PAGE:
“I recently heard on a football podcast that Arsenal have an official club magician, whose job is to entertain corporate clients on match day,“Are there any other clubs who employ an official magician? What other unusual non-football persons are employed by football clubs?”
Marvin Berglas began his association with Arsenal in 1993 when he became the Premier League’s first-ever resident magician. Son of the famous illusionist David Berglas, Marvin entertains VIPs and sponsors on match days and even played in the Gunners’ celebrity supporters team. “I am proud of my close association with Arsenal and of the magicians we provide on match days,” he explained. Not wishing to be outdone by their old rivals, Spurs also have a magician at White Hart Lane. Nicholas Einhorn, who was apparently a conjuring child prodigy, performs in the hospitality suites and private boxes prior to every home game. “What I enjoy is the moment of pure frozen amazement, the widening eyes and the puzzled lines across the brow,” said Einhorn.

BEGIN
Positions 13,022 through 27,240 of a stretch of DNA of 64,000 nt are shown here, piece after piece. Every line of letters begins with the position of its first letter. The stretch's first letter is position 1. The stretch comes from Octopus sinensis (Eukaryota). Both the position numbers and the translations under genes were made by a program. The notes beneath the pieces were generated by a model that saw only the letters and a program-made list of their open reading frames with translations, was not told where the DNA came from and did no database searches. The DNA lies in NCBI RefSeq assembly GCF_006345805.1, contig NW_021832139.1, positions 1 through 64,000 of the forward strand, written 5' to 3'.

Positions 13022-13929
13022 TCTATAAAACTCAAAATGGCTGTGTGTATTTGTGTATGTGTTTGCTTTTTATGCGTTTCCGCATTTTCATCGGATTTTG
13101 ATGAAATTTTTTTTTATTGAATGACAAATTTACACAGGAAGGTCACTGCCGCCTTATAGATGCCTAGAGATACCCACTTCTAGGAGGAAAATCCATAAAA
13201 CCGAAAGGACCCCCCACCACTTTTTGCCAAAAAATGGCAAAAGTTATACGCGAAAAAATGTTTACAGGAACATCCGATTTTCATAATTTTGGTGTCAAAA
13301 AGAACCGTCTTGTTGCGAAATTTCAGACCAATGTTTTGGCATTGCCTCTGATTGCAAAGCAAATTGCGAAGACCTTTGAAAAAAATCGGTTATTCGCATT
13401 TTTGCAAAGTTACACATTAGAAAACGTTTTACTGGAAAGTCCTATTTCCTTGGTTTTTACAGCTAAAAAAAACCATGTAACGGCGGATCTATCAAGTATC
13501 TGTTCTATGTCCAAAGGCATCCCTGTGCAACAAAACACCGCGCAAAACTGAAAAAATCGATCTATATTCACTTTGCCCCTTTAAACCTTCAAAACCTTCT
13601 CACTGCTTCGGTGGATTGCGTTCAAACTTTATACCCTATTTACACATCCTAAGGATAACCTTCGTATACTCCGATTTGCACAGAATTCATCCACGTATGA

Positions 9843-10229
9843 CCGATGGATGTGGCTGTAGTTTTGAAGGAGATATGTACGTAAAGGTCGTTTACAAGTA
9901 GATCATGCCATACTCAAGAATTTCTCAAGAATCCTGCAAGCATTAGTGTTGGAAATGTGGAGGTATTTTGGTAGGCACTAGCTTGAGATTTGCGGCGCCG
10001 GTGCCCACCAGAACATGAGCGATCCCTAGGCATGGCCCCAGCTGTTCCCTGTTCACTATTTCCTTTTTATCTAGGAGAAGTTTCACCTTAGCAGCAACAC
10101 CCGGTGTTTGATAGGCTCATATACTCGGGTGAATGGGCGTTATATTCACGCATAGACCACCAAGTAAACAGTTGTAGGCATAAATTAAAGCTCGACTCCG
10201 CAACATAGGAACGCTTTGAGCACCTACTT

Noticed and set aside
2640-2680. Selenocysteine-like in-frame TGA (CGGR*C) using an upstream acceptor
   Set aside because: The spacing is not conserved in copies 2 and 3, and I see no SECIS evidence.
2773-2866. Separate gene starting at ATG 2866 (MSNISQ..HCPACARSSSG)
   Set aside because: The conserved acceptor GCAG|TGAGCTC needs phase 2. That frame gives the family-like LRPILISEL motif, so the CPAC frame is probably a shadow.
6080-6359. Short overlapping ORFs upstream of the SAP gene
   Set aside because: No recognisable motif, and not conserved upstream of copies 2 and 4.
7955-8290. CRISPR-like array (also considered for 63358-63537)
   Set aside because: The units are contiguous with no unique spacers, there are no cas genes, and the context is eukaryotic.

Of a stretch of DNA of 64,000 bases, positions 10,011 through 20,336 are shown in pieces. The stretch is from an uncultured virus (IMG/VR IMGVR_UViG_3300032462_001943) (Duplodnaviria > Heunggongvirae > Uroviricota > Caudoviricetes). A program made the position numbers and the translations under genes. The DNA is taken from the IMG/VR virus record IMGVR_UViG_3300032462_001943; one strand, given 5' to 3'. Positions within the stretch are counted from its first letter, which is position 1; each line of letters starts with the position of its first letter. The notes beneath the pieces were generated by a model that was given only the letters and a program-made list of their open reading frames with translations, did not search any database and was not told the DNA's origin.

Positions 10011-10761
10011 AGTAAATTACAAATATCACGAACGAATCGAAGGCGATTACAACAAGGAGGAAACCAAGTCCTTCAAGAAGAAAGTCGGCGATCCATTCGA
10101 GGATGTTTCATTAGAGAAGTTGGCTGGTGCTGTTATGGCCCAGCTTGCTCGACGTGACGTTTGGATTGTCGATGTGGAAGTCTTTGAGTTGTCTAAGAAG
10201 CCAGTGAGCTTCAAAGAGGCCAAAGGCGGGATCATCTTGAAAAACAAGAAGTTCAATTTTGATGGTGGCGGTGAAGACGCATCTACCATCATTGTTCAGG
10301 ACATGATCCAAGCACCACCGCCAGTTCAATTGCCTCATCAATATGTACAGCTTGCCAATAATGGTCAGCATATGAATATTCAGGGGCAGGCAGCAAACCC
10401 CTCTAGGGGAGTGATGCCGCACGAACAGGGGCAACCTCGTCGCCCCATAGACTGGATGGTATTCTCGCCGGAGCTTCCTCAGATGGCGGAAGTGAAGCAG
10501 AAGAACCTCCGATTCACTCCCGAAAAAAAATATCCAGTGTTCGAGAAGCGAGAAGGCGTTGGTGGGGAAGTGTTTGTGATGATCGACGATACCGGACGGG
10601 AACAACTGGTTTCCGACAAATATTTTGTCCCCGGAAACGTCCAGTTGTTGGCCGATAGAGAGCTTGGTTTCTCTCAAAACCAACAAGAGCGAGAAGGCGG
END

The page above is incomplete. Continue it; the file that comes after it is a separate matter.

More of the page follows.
But it doesn’t end there. On the other side of London, David Redfearn is an ever-present in all the corporate areas at Chelsea, and entertained guests at Champions League matches. Meanwhile, Manchester United’s card trick guru is Matt Windsor, who claims to be a first-class “magician and pickpocket”. A winner of Sky One’s TV talent quest – Next! – Matt has mixed humour and sleight of hand at Old Trafford since 2000. A bit like John O’Shea.
As for other non-football employees hanging around at clubs, many clubs do have the odd bizarre position or two going. Sarah Wardle is Spurs’ poet in residence, Ian McMillan assumes the same role at Barnsley, while Attila the Stockbroker gains inspiration from Brighton and Hove Albion. Elsewhere, Leicester City even have an artist in residence.
This is a highlight of an original news article published on the guardian website